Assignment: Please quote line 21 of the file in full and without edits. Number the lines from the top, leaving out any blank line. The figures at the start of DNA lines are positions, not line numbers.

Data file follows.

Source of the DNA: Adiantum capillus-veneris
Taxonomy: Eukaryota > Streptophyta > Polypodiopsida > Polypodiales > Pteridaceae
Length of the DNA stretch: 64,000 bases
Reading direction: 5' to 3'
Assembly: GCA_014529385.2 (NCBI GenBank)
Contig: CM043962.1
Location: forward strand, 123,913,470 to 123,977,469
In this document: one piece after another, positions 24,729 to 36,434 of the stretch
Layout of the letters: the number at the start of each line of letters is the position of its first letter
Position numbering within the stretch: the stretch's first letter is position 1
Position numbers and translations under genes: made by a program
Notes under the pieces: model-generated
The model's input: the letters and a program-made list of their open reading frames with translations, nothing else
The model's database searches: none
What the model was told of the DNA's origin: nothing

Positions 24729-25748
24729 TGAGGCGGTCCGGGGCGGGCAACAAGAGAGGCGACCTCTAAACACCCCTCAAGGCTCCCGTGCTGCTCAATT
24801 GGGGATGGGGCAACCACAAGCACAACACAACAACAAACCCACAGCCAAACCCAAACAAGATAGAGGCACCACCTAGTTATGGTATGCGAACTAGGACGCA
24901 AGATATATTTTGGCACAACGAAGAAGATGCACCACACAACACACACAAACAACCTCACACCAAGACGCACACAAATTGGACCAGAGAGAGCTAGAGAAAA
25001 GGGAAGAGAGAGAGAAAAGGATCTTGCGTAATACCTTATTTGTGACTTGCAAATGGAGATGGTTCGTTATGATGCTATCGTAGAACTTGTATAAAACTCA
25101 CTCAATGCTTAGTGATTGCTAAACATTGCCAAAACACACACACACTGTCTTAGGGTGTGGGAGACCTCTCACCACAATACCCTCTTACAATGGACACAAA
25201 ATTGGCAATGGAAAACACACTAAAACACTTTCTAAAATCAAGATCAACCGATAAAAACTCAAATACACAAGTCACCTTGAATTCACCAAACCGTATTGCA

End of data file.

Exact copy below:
25101 CTCAATGCTTAGTGATTGCTAAACATTGCCAAAACACACACACACTGTCTTAGGGTGTGGGAGACCTCTCACCACAATACCCTCTTACAATGGACACAAA